The Stavanger delegation looking at high rise in Copenhagen
By Fergus Wooler
A delegation from Stavanger’s ‘Green City’ network in Norway is the latest in a series of high profile visits to Ramboll Head Office to learn more about how to develop liveable and sustainable cities in practice.
Ramboll Group Director for Planning & Urban Design, Neel Strøbæk, points out that delegations from Helsinki and the US State of California have come to Ramboll Head Office in recent months and there are upcoming visits from Casablanca, Boston, and Vienna.
“Copenhagen has attracted global interest and recognition as a leader in urban liveability that other cities look to for inspiration. Ramboll has contributed to all aspects of Copenhagen’s sustainable development over many years including its transport, energy and ‘blue-green’ infrastructure as well as some of the city’s most iconic buildings. The Ramboll Group therefore actively facilitates visits by international delegations to present tangible examples of how to make liveability a reality – with a view to strengthening relationships with clients and generating business leads,” says Neel Strøbæk.
Previous visits by city delegations have already led to increased collaboration including the City of Helsinki requesting new environmental, geotechnical and municipal engineering assessments. Ramboll will also start new assignments in the urban development areas of Jätkäsaari and Kruunuvuorenranta, which are new landmarks in the growing Finnish capital.
The upcoming visit from Morocco is prompted by a plan to build a whole sustainable city – Zenata Eco City – near Casablanca, and the delegation is coming to learn from Ramboll’s global experience and best practices in urban master planning.
During the visit, which was hosted by Managing Director for Ramboll Norway, Ole-Petter Thunes, and Neel Strøbæk the group heard presentations from experts in urban climate change adaptation and smart cities governance. This was followed by a tour of Ørestad and Sankt Annæ Plads in Copenhagen to show how the practical application of climate adaptation measures are contributing to liveability and growth through the creation of attractive ‘blue-green’ spaces. Visits to the Nordhavn district and the new Carlsberg City were also used to demonstrate how advanced sustainable practices can be successfully integrated into urban development strategies.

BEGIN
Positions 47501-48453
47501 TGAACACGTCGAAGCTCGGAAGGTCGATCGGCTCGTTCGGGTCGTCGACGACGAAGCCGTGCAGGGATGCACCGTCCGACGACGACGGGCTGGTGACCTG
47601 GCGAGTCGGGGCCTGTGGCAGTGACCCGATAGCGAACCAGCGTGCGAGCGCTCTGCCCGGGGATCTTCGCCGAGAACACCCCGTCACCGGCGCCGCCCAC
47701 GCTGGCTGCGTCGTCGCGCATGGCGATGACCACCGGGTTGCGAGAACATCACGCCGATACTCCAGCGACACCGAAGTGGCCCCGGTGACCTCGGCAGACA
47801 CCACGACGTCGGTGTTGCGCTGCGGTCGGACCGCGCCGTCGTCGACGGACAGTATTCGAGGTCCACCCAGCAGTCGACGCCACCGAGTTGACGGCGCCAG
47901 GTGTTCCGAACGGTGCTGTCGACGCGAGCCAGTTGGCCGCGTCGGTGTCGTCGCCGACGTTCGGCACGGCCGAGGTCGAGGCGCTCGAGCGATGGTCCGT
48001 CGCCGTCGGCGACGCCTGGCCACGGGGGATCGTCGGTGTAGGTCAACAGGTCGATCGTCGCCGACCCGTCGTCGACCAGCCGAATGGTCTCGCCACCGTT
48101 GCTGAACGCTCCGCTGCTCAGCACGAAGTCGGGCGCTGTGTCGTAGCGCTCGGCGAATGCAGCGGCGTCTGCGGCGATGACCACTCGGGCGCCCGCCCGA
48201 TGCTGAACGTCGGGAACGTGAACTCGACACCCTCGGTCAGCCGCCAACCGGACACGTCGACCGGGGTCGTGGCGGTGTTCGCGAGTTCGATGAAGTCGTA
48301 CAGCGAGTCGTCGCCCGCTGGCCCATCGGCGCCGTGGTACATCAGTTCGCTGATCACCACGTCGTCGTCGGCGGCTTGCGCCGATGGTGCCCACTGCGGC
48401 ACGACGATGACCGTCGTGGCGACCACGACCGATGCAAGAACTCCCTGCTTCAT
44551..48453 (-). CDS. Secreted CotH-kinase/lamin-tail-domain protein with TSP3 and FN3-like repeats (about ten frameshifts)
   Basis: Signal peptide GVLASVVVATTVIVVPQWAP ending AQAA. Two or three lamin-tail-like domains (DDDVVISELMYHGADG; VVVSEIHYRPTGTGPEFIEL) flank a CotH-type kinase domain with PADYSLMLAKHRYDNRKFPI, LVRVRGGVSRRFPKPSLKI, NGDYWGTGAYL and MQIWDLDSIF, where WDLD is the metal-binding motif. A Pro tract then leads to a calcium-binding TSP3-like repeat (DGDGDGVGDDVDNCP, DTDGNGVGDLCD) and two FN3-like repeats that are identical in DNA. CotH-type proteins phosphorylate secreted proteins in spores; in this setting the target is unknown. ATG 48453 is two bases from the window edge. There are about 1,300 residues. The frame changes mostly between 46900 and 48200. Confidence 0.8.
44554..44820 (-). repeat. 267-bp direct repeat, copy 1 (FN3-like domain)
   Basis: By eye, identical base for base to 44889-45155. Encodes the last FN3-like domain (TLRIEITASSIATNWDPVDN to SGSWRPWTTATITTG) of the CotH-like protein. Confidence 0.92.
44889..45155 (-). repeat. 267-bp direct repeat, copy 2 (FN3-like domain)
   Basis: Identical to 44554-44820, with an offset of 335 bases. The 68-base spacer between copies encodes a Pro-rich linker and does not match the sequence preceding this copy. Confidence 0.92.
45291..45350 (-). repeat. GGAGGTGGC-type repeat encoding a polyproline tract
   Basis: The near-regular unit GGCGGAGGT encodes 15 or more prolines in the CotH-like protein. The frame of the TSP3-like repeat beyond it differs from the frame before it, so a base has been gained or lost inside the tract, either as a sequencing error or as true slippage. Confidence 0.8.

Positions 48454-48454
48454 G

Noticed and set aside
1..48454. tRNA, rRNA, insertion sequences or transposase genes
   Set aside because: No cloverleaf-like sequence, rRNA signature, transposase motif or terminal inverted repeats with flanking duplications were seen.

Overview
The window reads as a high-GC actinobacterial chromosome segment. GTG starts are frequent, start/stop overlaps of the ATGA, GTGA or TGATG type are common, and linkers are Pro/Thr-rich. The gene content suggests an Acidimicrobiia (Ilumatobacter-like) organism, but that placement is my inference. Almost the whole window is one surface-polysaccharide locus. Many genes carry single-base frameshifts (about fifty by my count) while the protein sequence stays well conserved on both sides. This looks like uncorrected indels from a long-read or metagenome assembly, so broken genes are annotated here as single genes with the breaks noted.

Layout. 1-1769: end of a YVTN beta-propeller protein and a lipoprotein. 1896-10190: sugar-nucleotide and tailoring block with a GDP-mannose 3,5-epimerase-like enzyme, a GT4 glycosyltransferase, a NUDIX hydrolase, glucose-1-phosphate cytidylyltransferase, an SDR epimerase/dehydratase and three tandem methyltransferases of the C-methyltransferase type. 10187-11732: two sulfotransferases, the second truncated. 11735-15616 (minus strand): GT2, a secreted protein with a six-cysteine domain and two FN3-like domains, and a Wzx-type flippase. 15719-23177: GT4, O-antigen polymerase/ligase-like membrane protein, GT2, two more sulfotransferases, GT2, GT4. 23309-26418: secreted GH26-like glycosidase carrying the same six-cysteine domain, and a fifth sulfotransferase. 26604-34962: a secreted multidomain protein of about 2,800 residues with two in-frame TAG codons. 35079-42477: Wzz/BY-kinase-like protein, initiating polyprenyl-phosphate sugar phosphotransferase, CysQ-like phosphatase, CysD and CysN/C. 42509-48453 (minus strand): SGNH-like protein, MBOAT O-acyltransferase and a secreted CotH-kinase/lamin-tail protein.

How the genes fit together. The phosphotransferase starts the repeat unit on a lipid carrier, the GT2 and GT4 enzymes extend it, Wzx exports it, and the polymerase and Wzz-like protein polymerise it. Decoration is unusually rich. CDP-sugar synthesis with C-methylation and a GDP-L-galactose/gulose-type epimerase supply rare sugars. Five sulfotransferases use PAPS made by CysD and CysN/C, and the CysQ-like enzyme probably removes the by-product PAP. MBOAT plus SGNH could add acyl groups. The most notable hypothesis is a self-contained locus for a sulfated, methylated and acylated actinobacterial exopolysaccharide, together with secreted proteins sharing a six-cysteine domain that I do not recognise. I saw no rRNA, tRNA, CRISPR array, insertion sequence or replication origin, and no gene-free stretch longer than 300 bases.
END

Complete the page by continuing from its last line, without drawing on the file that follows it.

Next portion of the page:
With its unique positioning and an area covering the size of 625 football grounds, Nordhavnen (or Nordhavn) in Copenhagen, Denmark, is Scandinavia's largest and most ambitious city development project for the time being. The overriding vision for Nordhavnen is to become the sustainable city of the future.
A new campus for the university college, UCC, as well as shops, offices and a 100-metre tall residential tower covering an area of 101.000m2 will be the first of 16 building zones, which together will form a rejuvenated district in central Copenhagen known as Carlsberg City.
It is the vision of Carlsberg Properties to create a new sustainable district in Copenhagen with housing, shops and office buildings in harmony with the historical old buildings and the neighbouring districts.